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Is there an algorithm that takes in a set of ellipses and gives back and ellipse that encloses the set?

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If you just want an ellipse that encloses the given ones, then a giant circle centered at the origin will do. But you might have meant to enclose the given ones without a lot of extra space. – Andreas Blass Jan 23 '13 at 15:49
yes, this is what i meant. – lts Jan 23 '13 at 16:53
I'm sure there's such an algorithm, and you could try to write one. It shouldn't be too difficult if you define your ellipses as quadratic equations in affine coordinates. Yet I do believe your question is innapropriate for this forum, so you won't receive any other answer. Please read the FAQ. – Loïc Teyssier Jan 23 '13 at 17:55

I don't think the problem of finding a minimum area ellipse enclosing other ellipses (one interpretation of the question) is as straightforward as it might appear. I believe it can be solved in polynomial time via convex optimization, but that might be a heavy hammer, depending on resource constraints. A good hook into the literature on the topic can be found in this paper:

S. Jambawalikar and P. Kumar. "A note on Approximate Minimum Volume Enclosing Ellipsoid of Ellipsoids." 2008. Computational Sciences and Its Applications. (PDF download; IEEE link)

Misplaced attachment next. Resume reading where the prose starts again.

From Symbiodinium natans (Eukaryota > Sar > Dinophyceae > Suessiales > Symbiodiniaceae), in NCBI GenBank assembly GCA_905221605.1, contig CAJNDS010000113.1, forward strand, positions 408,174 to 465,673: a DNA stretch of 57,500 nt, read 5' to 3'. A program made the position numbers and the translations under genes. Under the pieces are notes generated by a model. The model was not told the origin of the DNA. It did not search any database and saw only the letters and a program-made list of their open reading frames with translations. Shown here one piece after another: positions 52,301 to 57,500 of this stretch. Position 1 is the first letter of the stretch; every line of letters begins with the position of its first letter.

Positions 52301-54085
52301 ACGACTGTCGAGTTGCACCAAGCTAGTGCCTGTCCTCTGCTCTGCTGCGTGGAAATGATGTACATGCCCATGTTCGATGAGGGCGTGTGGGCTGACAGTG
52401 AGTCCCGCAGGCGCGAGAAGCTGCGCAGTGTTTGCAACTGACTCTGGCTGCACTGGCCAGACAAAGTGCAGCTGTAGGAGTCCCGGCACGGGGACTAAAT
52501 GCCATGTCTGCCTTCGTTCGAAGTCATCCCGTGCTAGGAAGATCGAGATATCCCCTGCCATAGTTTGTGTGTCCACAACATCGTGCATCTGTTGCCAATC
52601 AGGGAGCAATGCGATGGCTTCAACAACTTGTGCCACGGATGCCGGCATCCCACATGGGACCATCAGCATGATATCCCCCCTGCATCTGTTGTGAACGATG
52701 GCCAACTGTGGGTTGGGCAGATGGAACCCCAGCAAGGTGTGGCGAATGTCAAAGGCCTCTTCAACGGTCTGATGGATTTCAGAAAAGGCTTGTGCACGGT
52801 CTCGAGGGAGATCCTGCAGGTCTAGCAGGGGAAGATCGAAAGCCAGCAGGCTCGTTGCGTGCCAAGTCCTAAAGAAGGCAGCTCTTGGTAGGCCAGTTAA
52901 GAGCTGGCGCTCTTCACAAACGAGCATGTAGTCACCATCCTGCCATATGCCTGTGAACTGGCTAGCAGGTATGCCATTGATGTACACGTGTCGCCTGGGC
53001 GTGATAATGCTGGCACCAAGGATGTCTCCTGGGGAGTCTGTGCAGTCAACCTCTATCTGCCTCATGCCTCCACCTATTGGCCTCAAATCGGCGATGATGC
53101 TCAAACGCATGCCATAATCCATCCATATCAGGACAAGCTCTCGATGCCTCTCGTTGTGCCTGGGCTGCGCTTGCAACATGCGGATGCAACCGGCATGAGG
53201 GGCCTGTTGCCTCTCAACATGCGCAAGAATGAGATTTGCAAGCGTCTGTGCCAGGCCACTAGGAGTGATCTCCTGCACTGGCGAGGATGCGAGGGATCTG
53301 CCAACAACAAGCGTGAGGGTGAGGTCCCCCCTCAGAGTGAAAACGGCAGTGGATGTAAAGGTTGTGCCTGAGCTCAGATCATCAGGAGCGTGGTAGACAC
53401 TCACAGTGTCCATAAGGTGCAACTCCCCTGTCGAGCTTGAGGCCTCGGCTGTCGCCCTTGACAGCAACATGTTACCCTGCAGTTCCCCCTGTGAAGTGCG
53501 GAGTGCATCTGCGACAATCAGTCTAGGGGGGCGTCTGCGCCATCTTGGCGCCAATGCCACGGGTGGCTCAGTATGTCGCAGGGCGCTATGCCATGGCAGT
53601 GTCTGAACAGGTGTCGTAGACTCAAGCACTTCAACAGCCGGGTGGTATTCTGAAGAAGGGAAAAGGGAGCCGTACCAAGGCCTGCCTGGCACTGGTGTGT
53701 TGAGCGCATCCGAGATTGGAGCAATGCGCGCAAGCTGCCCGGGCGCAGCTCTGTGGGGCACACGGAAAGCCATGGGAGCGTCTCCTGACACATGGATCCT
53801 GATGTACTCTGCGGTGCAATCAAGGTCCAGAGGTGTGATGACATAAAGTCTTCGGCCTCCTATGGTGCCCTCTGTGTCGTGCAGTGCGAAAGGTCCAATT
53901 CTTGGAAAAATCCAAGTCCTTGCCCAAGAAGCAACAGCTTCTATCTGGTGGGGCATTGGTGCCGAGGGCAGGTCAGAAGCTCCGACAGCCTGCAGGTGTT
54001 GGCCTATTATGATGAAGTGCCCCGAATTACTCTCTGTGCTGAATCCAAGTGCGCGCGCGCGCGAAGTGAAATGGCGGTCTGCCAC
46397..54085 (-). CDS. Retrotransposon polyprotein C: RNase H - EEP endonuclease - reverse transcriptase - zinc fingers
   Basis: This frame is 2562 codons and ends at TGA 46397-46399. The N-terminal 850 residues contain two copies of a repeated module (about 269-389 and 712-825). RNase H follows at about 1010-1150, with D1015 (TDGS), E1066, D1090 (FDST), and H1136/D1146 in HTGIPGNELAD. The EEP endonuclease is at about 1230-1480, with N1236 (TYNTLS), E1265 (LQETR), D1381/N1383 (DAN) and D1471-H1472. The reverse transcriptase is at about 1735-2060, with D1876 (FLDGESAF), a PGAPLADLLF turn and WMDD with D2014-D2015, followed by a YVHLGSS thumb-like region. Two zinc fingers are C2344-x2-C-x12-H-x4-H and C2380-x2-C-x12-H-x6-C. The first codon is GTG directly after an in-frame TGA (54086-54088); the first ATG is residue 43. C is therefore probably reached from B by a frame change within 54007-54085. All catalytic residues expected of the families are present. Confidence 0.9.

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Inspired by Joseph's picture, I would suggest the following approach: Build a convex hull approximation of the union of ellipses, then apply a scale transformation to the hull to make it circular roughly, find the smallest enclosing circle, then invert the transformation. Gerhard "Often Inspired By Joseph's Pictures" Paseman, 2013.01.23 – Gerhard Paseman Jan 23 '13 at 21:48
Nothing in the OP question pointed towards a minimizing area ellipse. I maintain it is easy to find a simple algorithm fulfiling the OP question, even with some optimization regarding the size of the enclosing ellipse. Anyway... – Loïc Teyssier Jan 24 '13 at 7:17

Here is a link to semidefinite programming code for solving this type of problem (for ellipsoids):

CVX based solution of Min volume covering elllipsoids

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